Is “the Process” Driving Opinion about Health Care?

by John Sides on February 3, 2010 · 6 comments

in Health Care,Public opinion

Time emphasizes what Americans hate and distrust about the legislative process (which is, put simply, the workings of the legislative process), and that drives them away from the bill.

That’s Ezra Klein, drawing on the book Stealth Democracy, by political scientists John Hibbing and Elizabeth Theiss-Morse (buy it here!). Ezra quotes this passage from the book, which nicely summarizes their argument:

…they are consequently turned off by political debate and deal making that presuppose an absence of consensus. People believe these activities would be unnecessary if if decision makers were in tune with the (consensual) public interest rather than cacophonous special interests.

But there’s one problem in trying to explain opinion about health care with process considerations. What about the extraordinary partisan polarization on health care? See the graph from Gallup below:

galluppartyhealth.JPG

Klein talks about what “Americans” think about the process and the bill. But there are no “Americans” here. There are groups of partisans with strongly divergent views. Clearly, the lengthy process isn’t turning off Democrats. In fact, their support has increased of late, according to Gallup:

galluppartyhealthtime.JPG

Is it turning off Republicans? Perhaps. But a much more plausible explanation is that Republicans either didn’t support health care reform from the outset because it was associated with Obama and the Democratic Party, or came to dislike it after a barrage of criticism from Republican political leaders.

Okay, but what about independents? Are their views on health care due to their revulsion at “the process”? That would strike me as plausible if independents support for the bill kept declining as the process dragged on. In the graph above, there was a decline from the middle of September to the beginning of November. But no decline thereafter, even as the allegedly “worst” parts of the process—the Cornhusker compromise, the backroom conversations among Democratic leaders, etc.—took place. This is a point I’ve made before.

In fact, most of the growth in opposition to health care took place in the early stages of the process, not as the process wore on:

So while it’s true that opposition to health care reform is positively related to the length of the process, that doesn’t imply any causal relationship. The rapid increase in opposition and the partisan polarization in opinion suggests that the lengthy process matters not by opening people’s eyes to the cruel realities of legislating, but by giving opponents of reform additional time to attack it.

{ 4 comments }

Scott McClurg February 3, 2010 at 5:13 pm

Not to quibble too much John, but the huge growth in the graph is supported by far fewer data points. It looks to me like after the process started, we see a divergence in the favor and oppose graphics.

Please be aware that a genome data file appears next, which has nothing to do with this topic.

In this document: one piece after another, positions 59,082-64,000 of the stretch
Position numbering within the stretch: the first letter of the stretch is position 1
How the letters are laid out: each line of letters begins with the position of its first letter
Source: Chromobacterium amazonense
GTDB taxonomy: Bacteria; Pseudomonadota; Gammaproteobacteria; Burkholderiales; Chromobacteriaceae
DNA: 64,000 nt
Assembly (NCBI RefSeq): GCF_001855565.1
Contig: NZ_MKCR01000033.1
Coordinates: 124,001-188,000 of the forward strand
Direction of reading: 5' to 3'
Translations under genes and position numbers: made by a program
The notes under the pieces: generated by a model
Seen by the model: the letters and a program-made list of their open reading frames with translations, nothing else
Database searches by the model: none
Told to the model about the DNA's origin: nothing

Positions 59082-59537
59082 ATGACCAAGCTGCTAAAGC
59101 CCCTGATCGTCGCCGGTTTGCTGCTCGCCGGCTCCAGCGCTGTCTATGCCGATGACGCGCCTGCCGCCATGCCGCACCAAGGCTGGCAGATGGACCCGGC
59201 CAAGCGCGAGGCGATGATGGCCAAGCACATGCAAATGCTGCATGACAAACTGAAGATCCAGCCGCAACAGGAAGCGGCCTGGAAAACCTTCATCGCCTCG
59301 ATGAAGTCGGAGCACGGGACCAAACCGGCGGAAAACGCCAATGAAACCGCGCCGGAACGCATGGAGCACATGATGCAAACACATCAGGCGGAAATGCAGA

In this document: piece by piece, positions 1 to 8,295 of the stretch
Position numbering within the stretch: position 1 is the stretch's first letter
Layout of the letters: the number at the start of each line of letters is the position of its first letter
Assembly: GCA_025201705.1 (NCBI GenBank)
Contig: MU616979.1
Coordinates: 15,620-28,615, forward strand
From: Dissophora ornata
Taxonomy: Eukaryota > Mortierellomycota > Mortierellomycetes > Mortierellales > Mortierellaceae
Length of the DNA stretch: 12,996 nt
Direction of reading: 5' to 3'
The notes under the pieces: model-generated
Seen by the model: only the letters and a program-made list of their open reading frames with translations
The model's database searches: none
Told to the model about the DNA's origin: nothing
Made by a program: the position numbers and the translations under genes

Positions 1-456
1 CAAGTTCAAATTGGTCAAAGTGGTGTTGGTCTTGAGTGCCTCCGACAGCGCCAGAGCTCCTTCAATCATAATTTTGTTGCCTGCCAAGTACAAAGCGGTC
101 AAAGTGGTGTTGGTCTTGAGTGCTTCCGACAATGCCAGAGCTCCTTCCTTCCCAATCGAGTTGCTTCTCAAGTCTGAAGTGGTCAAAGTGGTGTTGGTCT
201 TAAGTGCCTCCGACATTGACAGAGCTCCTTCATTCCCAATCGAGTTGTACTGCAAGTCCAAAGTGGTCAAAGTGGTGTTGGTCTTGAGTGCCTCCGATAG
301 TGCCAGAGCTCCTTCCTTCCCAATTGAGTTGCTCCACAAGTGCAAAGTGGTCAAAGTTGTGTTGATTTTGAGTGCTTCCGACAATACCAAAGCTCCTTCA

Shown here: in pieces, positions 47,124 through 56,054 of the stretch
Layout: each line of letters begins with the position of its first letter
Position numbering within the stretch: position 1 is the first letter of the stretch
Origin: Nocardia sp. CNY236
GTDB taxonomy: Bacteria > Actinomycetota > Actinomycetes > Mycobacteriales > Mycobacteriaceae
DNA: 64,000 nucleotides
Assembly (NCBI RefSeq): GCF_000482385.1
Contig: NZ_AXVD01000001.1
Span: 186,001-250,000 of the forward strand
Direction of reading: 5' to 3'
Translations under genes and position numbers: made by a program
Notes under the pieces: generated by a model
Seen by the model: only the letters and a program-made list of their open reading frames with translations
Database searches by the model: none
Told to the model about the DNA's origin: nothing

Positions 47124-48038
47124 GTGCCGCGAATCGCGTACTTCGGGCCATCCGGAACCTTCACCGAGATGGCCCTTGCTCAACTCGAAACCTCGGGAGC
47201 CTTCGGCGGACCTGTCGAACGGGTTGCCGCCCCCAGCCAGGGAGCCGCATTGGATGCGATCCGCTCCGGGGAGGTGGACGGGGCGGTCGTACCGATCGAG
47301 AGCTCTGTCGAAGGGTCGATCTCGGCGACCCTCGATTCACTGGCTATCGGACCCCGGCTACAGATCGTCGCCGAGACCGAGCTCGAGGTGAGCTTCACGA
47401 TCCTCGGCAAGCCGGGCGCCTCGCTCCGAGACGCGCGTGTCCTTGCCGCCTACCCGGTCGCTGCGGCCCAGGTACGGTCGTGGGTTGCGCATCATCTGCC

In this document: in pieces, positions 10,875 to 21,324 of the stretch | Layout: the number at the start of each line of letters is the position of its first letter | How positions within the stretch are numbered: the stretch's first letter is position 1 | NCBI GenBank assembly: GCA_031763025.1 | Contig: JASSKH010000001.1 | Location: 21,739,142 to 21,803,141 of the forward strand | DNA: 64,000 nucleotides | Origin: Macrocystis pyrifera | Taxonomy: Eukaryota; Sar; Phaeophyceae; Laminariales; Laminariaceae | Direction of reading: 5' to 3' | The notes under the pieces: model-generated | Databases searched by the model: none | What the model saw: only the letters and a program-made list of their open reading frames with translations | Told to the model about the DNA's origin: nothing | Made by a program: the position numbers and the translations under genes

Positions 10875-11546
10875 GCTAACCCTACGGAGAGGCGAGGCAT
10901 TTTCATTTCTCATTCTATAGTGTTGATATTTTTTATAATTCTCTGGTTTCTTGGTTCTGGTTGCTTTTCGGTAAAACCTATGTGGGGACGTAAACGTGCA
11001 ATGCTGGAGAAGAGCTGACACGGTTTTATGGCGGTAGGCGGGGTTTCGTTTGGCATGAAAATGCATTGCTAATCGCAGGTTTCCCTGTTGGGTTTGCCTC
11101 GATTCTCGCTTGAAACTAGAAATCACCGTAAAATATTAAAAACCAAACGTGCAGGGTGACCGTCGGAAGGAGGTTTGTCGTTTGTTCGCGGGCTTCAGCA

Plus, I’m not sure that these are exactly the right questions to ask. Americans still favor health care reform to be sure. But do they favor *this* health care reform? And do they not favor this bill because of the policies in it (like health care mandates or patients’ rights) or because they feel like something untoward is happening? I know you’re constrained by available data, but I wonder if we could ask questions about the current health care process (e.g., who do you think benefits the most from the health care bill) that we might get a different set of answers.

John Sides February 3, 2010 at 8:21 pm

Scott: The data is certainly thin early on. But if we start where the polling begins in earnest, that still leaves open the question of whether “the process” affects opinion. I certainly don’t think that the public’s opinions are based on any detailed knowledge of various reform proposals. But the “something untoward” doesn’t necessarily have to do with the process of legislating (Klein’s point), it could have to do with general perceptions of the proposed reforms themselves. You cite the question of “who benefits the most.” I actually see that as not a question of process but a question of policy.

tnoord February 3, 2010 at 8:42 pm

Has anyone looked at polling about Health Care Reform that excludes those in medicare, or close to medicare eligibility (say, anyone 60+) from the poll? It seems like that group would have little to benefit from HCR, and are probably the ones most frightened by the whole “death panel” and “rationing” spin. Does that group of people skew the polls to the negative?

Sam Giancana February 4, 2010 at 2:11 pm

We need to keep our eye on the independents in the polls since they determine the election outcomes.

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